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- P.O.Box 35566, Head Office, Khalifa City A, Abu Dhabi, United Arab Emirates
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Founded in 2003, Etihad Airways is the national carrier of the emirate of Abu Dhabi, United Arab Emirates, and is based at Abu Dhabi International Airport. Operating a fleet of narrow and wide-body Airbus and Boeing aircraft, Etihad operates a rapidly expanding network of services within the Middle East and to Europe, Asia, North America, Canada and Australia. In addition to its core activity of passenger transportation, Etihad earns significant revenue from its cargo operation, Etihad Crystal Cargo.
Location of Etihad Airways main hub (Abu Dhabi International Airport)
1,613 total articles
156 total articles
airberlin’s losses widened in 1Q2013 on restructuring costs, but the message from CEO Wolfgang Prock-Schauer is that today’s pain will lead to tomorrow’s gain as the group’s “Turbine 2013” restructuring programme starts to show in the results.
Capacity cuts, network refocusing, headcount reductions and supplier renegotiations are all under way and the positive impact should be more visible from 3Q2013 onwards. Meanwhile, codeshare relationships with Etihad and oneworld partners are delivering growing passenger numbers.
Etihad, airberlin’s 29% shareholder and benefactor, has ploughed close to EUR500 million of cash into its German partner since last year. airberlin’s efforts on many fronts will need to translate into profits and a strengthening of airberlin’s flimsy balance sheet if Etihad is to see a return. Etihad's network traffic feed has been stimulated by the partnership, but it will want to see airberlin profits in due course.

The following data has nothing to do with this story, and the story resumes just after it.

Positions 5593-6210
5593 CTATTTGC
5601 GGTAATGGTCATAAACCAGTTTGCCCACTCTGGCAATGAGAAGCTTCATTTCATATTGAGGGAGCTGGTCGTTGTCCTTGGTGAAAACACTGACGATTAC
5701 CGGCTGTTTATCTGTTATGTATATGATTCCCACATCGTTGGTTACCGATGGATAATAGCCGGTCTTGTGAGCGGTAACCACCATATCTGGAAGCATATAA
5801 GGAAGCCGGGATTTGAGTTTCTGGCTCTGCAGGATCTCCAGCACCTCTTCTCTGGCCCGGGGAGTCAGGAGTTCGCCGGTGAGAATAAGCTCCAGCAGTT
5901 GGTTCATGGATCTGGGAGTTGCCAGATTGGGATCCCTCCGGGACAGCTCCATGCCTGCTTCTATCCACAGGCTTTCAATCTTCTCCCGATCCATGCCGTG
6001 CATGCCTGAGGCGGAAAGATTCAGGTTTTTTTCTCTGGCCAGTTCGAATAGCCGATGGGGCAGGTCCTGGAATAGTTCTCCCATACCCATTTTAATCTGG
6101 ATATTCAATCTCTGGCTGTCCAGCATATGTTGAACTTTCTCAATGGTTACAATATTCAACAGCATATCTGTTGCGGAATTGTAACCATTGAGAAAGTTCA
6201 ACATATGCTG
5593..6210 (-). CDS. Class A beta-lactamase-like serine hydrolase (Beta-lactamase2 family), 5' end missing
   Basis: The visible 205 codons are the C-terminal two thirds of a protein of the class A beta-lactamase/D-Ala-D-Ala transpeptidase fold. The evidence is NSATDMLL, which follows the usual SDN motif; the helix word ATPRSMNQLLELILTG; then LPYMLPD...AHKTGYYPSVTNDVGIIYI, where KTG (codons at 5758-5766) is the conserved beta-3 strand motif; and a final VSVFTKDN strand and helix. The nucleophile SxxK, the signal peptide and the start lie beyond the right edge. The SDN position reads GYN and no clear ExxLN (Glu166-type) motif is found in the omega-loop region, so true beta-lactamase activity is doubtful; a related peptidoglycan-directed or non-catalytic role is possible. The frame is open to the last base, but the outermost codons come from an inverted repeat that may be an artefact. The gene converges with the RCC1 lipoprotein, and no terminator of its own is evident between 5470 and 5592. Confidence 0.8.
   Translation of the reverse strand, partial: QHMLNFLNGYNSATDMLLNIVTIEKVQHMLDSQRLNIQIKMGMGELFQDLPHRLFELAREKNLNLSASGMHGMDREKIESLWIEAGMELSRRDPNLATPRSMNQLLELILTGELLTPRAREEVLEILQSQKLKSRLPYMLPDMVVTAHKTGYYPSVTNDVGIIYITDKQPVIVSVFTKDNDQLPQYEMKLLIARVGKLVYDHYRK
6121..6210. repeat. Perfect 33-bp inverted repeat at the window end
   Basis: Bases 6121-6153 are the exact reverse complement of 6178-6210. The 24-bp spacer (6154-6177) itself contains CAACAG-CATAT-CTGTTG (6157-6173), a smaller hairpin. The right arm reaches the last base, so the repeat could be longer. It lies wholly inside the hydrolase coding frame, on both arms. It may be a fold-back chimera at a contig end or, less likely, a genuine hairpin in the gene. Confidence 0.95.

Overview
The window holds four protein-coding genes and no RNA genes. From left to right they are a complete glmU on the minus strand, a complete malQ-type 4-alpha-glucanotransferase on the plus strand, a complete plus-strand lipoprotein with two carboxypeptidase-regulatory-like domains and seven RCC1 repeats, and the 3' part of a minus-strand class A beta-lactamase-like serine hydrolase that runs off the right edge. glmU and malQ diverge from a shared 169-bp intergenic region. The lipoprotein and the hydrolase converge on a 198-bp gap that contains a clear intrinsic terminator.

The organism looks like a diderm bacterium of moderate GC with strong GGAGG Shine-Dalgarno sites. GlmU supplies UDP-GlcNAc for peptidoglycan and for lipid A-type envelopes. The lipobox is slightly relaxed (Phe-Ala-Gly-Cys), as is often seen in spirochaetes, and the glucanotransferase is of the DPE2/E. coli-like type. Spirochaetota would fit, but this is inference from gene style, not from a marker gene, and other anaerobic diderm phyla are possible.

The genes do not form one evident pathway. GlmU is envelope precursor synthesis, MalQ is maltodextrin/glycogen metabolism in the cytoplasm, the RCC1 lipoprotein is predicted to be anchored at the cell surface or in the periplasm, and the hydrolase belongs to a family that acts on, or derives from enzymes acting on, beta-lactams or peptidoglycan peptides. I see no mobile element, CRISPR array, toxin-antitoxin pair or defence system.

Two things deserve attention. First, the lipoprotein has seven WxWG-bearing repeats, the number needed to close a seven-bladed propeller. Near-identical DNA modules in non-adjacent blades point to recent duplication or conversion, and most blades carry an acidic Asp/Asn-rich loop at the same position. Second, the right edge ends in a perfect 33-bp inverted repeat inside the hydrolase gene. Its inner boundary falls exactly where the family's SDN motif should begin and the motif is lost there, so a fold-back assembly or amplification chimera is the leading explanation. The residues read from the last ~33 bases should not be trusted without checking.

South African Airways has become the latest carrier to join the embrace of the Gulf carriers, signing a codeshare agreement with Etihad which adds 22 new codeshare connections between Africa and the Middle East and follows another important codeshare agreement with India’s Jet Airways. The agreements mark a shift for cash-strapped SAA towards recognition that as an end-of-line carrier it must develop a more virtual long-haul network. Such partnerships are part of SAA’s long term turnaround strategy and allow the carrier to extend its network without the need to commit capital to expensive long-haul aircraft.
SAA acting CEO Nico Bezuidenthout said the codeshare agreements would grow the carrier’s revenue, with initial expectations that the Etihad partnership would add about ZAR100 million (USD11 million) a year to revenue.
Meanwhile Etihad will increase its already comprehensive African coverage with the addition of SAA which improves access to the continent’s biggest economy.
Shortly after Emirates Airline announced its remarkable breakthrough partnership with Qantas in Sep-2012, Emirates CEO Tim Clark said he had also been talking to American Airlines for some time and publicly expressed hopes that the two would also establish a close relationship. This was despite the fact that American already had an extensive codeshare relationship with Etihad; and the third Gulf carrier, Qatar Airways, has since been invited to join the oneworld alliance – which American leads.